Filter entries in /var/log/messages on CentOS


I need to know if there is a way to filter entries from being logged in /var/log/messages. I see alot or repetitive, un-important things being logged that i don't need logged and it makes it hard to review the log file.

I tried to add an entry in /etc/syslog.conf, for example, snmpd entries,

# Log anything (except mail) of level info or higher.
# Don't log private authentication messages!
*.info;mail.none;authpriv.none;snmp.none;cron.none                /var/log/messages

This stopped logging to the messages file altogether so i assume it broke it because when i removed the entry, things started being logged again.

I am running CentOS 5.5 64-bit so anyone with experience in this or RHEL may know how to do this.

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There's a lot of information on syslog-ng here: ("The syslog-ng Open Source Edition 3.1 Administrator Guide" in particular).

Basically, instead of simple rules that syslog has, you can construct complex "filters" that discard messages from any number of unwanted programs.
"syslog" logging system has a limited number of message classes (mail, authpriv etc.), and 'snmp' isn't one of them.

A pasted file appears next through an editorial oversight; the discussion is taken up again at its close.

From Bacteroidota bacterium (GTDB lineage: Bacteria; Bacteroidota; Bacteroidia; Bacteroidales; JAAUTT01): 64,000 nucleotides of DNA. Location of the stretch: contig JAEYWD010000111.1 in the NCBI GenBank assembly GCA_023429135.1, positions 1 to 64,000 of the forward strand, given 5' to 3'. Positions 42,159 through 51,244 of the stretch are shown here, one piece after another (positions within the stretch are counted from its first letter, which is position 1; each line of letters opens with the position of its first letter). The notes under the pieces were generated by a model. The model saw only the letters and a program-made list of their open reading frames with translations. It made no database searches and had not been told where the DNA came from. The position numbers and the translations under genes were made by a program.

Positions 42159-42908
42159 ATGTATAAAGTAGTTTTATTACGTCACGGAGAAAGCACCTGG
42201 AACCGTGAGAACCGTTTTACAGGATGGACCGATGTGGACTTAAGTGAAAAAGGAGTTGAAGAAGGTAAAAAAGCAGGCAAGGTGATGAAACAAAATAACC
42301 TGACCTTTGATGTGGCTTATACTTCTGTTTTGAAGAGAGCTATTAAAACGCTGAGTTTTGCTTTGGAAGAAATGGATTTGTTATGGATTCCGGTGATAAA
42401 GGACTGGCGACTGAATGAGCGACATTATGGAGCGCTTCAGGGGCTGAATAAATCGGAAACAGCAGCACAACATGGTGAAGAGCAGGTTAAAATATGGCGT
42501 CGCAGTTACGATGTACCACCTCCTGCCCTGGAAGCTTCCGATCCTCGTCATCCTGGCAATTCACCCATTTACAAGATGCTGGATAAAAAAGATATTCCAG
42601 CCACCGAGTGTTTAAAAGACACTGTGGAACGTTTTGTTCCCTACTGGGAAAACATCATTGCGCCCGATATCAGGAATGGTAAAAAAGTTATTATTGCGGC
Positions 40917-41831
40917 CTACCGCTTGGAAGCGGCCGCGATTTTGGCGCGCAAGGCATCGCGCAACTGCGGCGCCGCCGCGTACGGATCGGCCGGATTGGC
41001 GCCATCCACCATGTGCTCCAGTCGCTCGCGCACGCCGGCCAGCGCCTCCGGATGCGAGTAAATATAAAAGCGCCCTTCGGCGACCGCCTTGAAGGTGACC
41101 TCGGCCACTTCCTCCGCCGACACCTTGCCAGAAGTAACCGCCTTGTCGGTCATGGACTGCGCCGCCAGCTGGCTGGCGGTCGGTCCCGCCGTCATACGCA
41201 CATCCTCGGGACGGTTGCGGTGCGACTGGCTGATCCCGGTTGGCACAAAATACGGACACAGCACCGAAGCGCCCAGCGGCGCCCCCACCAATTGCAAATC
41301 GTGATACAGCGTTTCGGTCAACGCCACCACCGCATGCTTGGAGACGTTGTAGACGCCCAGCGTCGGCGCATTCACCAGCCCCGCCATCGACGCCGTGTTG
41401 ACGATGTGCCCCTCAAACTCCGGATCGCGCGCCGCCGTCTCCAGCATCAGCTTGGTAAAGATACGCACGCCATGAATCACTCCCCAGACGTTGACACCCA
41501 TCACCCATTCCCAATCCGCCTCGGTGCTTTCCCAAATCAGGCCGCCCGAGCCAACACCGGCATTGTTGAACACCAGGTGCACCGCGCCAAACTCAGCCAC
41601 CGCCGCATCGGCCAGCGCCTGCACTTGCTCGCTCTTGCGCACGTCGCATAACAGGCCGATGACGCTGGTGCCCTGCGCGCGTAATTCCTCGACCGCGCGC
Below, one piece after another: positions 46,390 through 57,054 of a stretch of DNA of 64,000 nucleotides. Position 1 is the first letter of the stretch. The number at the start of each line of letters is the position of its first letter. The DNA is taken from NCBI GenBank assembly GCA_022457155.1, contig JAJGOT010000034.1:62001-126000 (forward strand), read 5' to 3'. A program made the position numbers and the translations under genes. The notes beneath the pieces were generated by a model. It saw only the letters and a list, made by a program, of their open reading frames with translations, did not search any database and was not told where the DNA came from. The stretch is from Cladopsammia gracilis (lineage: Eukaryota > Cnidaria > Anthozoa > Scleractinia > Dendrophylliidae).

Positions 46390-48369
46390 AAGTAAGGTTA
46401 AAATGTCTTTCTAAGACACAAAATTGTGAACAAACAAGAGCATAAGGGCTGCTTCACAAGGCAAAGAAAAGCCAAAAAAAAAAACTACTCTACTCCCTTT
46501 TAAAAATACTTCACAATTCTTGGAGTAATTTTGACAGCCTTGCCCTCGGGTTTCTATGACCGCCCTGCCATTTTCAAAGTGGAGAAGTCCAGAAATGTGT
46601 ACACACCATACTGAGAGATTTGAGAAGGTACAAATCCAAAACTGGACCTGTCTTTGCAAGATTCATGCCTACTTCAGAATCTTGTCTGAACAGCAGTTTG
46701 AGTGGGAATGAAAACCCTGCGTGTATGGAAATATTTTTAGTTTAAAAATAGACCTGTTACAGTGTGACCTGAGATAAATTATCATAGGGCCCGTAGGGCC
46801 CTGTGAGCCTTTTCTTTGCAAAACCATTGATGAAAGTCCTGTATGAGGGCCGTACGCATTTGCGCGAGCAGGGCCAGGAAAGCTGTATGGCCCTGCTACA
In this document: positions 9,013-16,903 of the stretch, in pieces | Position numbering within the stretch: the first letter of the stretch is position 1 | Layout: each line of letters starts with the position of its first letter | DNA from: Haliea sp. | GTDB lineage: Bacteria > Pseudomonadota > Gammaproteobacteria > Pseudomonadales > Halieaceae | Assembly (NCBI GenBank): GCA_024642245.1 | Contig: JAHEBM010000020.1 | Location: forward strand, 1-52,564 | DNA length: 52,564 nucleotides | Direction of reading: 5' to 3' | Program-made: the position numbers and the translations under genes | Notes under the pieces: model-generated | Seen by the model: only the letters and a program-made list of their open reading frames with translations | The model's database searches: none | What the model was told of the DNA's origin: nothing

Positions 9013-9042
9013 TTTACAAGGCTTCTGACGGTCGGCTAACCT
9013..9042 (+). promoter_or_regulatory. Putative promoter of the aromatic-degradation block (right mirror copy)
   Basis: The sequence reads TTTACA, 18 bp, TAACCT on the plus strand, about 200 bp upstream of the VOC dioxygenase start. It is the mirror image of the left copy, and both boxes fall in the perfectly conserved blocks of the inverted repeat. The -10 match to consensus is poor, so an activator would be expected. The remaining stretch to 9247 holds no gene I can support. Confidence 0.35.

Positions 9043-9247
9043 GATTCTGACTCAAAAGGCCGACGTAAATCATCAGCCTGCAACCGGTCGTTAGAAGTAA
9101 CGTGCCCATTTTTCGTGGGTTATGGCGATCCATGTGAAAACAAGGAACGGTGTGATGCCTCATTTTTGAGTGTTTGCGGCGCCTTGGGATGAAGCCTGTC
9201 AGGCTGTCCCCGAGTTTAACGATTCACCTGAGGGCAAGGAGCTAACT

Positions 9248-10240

you should probably use another system logging daemon, one that allows fine-grained filtering of messages (syslog-ng is one example).
linuxpigAuthor Commented:
Can you provide some more information for syslog-ng, it sounds like your taking a shot in the dark with your suggestion and im looking for a solid solution. I would also need to have the ability to filter other overly repetitive entries from future programs i would install that would clog up the messages log file with useless entries.

If anyone else has additional solid solutions, please let me know. As much specifics as possible please.

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linuxpigAuthor Commented: